Topher, excuse me Matt, finally shows what a mensch he really is by…Wait a minute. I’ve got some notes scribbled here, but I can’t believe what I’m reading. Holy shit! That’s how the movie ended? Really? Somebody wrote that? Somebodt shot that? No. Way. No. Way. No, that must have been in some other Phil Dick alternative world. Not this one.

One problem about movies like this. Take Me Home Tonight acts like these are sort of underprivileged kids because Topher/Matt — a guy who went to college and whose sister is going to college, paid for by their policeman father — works at Suncoast and isn’t an investment banker. Hey, I don‘t care how many copies of Sixteen Candles he can’t sell, or how many racks of videos Dan Fogler knocks over while ineptly trying to get a date, or how hard it is to get the phone number of The Frederking, Teresa Palmer (what a babe), these are not underprivileged kids. Not remotely.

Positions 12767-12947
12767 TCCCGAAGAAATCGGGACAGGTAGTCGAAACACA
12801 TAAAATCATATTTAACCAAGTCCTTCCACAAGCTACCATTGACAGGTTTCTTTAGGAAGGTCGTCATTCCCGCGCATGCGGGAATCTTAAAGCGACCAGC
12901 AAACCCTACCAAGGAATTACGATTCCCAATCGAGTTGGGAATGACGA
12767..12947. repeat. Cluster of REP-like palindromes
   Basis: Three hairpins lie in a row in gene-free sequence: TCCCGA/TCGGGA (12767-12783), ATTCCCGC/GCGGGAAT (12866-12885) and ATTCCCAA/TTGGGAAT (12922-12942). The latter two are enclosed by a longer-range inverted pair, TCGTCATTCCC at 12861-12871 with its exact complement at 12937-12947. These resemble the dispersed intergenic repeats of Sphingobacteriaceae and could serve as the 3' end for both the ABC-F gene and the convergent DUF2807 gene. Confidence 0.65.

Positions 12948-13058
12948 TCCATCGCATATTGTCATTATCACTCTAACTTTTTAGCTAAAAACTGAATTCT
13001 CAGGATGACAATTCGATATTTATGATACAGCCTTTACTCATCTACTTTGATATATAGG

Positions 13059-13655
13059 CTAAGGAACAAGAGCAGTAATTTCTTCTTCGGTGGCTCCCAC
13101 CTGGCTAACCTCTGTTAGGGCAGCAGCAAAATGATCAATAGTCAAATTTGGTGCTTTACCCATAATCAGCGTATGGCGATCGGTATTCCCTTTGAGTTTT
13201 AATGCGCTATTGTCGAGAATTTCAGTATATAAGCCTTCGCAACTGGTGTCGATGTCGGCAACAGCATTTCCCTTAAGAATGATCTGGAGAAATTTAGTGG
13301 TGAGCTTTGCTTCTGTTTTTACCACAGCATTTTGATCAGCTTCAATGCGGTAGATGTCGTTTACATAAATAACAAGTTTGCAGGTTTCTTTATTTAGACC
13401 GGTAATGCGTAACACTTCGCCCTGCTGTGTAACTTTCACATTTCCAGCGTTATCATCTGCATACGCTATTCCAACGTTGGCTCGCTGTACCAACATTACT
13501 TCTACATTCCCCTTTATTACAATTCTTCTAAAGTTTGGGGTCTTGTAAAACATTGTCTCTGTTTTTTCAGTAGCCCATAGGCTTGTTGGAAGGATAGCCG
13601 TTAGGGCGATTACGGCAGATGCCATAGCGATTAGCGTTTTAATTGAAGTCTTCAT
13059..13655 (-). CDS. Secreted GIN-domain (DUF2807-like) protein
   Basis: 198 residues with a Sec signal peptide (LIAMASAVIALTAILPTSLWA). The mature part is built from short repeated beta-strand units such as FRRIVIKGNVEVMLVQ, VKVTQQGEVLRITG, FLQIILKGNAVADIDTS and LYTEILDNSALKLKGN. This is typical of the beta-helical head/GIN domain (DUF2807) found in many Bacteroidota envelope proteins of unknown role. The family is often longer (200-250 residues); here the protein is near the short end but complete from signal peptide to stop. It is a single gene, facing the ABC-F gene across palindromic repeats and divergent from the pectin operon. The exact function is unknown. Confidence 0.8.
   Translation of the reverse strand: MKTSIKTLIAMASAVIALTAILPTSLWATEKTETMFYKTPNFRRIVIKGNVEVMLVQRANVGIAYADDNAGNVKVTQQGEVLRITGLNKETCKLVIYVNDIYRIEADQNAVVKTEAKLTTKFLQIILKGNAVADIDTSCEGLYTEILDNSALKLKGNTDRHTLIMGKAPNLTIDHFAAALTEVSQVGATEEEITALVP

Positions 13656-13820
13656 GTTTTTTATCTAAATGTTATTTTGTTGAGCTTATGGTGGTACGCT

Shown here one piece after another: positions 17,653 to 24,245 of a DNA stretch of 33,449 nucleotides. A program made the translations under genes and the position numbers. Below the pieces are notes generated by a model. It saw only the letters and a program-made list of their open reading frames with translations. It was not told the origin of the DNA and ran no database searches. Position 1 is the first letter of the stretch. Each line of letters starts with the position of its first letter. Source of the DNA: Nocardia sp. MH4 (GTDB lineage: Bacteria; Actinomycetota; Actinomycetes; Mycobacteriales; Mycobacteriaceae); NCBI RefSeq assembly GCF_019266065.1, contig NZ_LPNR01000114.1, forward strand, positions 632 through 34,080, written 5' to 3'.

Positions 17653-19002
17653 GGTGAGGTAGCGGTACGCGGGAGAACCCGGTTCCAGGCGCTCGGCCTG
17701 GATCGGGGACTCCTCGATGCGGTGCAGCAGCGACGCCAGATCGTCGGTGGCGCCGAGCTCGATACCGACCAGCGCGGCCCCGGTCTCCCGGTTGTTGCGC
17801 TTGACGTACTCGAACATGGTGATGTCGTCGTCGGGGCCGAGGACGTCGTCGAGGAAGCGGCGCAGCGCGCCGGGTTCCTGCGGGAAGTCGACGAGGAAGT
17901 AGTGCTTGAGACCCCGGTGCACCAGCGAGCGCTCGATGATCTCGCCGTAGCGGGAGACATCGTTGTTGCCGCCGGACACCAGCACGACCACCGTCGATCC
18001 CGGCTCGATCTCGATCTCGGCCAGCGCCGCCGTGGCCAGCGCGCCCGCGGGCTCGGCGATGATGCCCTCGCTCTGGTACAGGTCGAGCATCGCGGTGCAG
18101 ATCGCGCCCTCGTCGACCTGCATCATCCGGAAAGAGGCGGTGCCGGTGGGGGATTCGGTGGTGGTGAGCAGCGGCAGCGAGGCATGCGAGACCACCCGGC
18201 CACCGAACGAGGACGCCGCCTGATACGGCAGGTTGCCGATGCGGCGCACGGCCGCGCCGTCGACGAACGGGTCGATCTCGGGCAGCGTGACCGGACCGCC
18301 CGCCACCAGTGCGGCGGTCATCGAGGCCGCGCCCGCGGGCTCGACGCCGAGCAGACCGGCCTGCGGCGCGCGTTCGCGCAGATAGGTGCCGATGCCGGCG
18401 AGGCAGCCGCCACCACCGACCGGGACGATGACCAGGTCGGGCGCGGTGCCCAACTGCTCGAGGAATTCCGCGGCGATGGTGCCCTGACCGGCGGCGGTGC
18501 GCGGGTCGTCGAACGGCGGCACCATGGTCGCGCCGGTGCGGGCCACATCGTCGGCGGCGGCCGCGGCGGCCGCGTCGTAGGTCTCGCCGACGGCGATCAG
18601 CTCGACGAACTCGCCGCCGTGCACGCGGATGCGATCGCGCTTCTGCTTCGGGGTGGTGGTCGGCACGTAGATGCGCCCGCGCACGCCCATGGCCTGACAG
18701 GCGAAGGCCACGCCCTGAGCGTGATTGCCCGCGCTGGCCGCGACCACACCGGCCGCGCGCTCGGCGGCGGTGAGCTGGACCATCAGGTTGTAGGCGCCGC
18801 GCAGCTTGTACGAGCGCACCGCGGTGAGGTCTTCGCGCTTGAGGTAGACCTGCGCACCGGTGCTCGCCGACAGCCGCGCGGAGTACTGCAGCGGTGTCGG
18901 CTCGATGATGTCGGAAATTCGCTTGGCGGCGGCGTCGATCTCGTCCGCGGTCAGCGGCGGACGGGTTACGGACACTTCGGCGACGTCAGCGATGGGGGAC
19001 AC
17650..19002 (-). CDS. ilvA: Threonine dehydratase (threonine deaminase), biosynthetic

And, by the way, one problem about nostalgia for the ’80s. The ’80s sucked. The ‘80s blew. The ‘80s were horrible. Despite John Hughes and Cameron Crowe, despite The Breakfast Club and Say Anything, despite Brazil and Fanny and Alexander and Raging Bull, most of those ‘80s movies, let me tell you, were Dreck City. Dreckerino. Dreck cubed. Dreck to the fifteenth power of Dreck. Trust me. I don’t care how young you were, or how much coke was in the glove compartment.

Anyway, back to the matter at hand. “Take Me Home Tonight?” Not on your life.

“The Boy in the Striped Pajamas” (Three Stars)
U.K.; Mark Herman, 2009 (Miramax/Lionsgate)